EQUAL RIGHTS AMENDMENT
ENSHRINING ABORTION AS A CONSTITUTIONAL RIGHT
By J.C. Willke, MD
The Equal Rights Amendment, better known as the ERA, was a highly controversial social issue in the seventies and eighties. The reason for this is that legal experts say it would have placed the right to unrestricted abortion into the Constitution. Recently, the ERA has once again reared its ugly head, and pro-lifers should be concerned. But in order to fully understand its continued danger to unborn children and their mothers,
we must first understand its history.
The proposed constitutional amendment wording above was passed in March of 1972 by both houses of Congress. Within two months, 13 states had ratified it, by nine months, 22, and by twelve months, 30 states. But then momentum stopped and the tide turned. In the next six years, five more states ratified the ERA but five rescinded it, leaving a total of 30. Thirty-eight states are necessary to ratify in order to make it part of the constitution.
Why the turn around?
Basic credit for this goes to Phyllis Schlafly who sounded the alarm, publicized its scope and problems, lectured, wrote and successfully led the campaign against it.
She focused the nation on much of the following:
A long series of amendments were proposed to this ERA wording during the debates in Congress.
Each would have rectified serious flaws. Each was defeated. An examination of these reveals their profound significance.
These proposed amendments included:
Women could not be drafted. Amendment 1065: "This article shall not impair the validity of any laws of the US or any state which exempt women from compulsory military service."
This amendment was voted down.
Women could not be sent into combat. Amendment 1066: "This article shall not impair the validity of any laws of the US or any state which exempt women from service in combat units of the armed forces."
It was voted down.
Two amendments would have ensured that women, wives and mothers would not lose certain civil and legal privileges that they have always needed, e.g. receiving homemaker benefits while the husband works. Amendment 1067: "This article shall not impair the validity of any laws of the US or any state which extends protections or exemptions to women." Amendment 1068: "This article shall not impair the validity of any laws of the US or any state which extend protections or exemptions to wives, mothers, or widows."
Both were voted down.
Women would not lose child support.
Amendment 1069: "This article shall not impair the validity of any laws of the US or any state which impose upon fathers the responsibility for the support of their children."
It was voted down.
Schools, seminaries, sports, toilet facilities, etc. could continue to be segregated and have separate, private facilities. Amendment 1070: "This article shall not impair the validity of any laws of the US or any state which secure privacy to men and women, boys and girls."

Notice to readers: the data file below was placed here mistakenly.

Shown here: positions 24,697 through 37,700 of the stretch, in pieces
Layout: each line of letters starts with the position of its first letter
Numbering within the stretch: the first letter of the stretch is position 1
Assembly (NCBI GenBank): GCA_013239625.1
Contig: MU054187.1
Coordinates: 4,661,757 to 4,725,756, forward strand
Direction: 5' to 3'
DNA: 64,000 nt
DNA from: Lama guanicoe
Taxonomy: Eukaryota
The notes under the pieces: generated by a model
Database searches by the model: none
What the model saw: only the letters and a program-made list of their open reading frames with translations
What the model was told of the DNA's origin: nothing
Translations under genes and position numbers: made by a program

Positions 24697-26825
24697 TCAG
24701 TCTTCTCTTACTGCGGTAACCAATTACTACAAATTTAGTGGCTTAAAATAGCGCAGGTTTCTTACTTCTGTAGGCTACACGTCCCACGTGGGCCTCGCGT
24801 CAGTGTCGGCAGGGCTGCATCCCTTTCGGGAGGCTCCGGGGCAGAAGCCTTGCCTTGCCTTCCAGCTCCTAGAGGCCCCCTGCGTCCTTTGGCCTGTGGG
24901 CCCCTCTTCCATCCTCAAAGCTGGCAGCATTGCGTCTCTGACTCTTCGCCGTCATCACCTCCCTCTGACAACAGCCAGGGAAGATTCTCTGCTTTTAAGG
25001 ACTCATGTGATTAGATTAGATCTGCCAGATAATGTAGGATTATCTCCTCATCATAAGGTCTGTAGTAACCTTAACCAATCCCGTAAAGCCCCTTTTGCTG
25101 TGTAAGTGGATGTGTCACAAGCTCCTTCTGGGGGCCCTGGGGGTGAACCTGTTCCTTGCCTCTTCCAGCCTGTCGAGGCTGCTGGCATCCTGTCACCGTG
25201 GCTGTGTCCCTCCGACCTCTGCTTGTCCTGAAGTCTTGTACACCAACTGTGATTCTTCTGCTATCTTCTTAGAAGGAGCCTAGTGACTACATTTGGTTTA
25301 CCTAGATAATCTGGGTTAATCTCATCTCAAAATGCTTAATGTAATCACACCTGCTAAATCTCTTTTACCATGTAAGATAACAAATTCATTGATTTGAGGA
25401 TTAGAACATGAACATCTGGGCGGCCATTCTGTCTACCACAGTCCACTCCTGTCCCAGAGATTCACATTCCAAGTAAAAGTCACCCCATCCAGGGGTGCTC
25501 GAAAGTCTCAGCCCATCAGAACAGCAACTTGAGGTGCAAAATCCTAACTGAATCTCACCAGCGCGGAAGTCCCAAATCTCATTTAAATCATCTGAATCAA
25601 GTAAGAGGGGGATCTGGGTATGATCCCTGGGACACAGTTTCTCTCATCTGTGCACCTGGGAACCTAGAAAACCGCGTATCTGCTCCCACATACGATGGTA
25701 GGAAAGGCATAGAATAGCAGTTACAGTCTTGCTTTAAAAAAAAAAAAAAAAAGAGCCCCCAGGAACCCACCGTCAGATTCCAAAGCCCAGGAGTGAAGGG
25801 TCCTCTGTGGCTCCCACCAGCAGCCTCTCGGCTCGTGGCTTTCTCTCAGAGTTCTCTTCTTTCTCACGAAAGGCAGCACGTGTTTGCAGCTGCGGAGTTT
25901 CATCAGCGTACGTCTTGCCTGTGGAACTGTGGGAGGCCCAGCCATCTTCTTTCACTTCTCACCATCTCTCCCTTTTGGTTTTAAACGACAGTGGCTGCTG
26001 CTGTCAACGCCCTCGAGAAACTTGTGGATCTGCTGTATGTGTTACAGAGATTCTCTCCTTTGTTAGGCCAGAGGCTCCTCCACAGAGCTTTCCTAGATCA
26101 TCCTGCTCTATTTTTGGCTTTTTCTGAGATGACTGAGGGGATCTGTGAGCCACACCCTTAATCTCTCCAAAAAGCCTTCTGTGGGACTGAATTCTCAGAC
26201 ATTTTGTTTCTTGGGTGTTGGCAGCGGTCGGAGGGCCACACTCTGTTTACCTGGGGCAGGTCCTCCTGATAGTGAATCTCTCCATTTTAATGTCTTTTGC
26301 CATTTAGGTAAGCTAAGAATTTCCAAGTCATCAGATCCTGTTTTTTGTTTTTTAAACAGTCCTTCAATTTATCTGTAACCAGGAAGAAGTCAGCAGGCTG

It was voted down.
Homosexuality would not be forced upon the nation as co-equal legally with the traditional heterosexual family in education, etc. Amendment 1071: "This article shall not impair the validity of any laws of the US or any state which make punishable crimes sexual offenses."
It was voted down.
Since the Senate rejected all of these limitations, it was logical to assume that they meant the ERA would allow or even direct that all of the above could or should happen.
This marked the beginning of the campaign against the ERA.
In response, the proponents pointed out that none of the amendments above-mentioned abortion. This was true.
However, if the sexes were to be completely equal then the rights that one sex had should be guaranteed to the other also. Men could have sex and walk away not pregnant, so if a woman had sex and got pregnant, she should have the right to be not pregnant also.
If she were "forced" to stay pregnant that would be sexual discrimination.
In addition, if surgical operations peculiar to the male sex, e.g. prostate surgery, were paid for with tax money, operations that are peculiar to the female sex, e.g.
abortion, should also be paid for.
But there was more. At the present, a homemaker has certain benefits because of what her husband earns. Under the ERA, she would have to pay Social Security taxes based upon the value of her contributed work at home in order to obtain retirement benefits. Obviously, if a homemaker was required to pay, say, $2,000 a year in Social Security taxes,
many or even most would have to leave their homes and work outside the home.
At the time, Senator Sam Erwin made another very cogent comment, "The ERA will transfer from the states to the federal government vast governmental powers which have been reserved to the states throughout our history. By so doing, this amendment would substantially thwart the purpose of the Constitution, which created an indestructible union composed of indestructible states and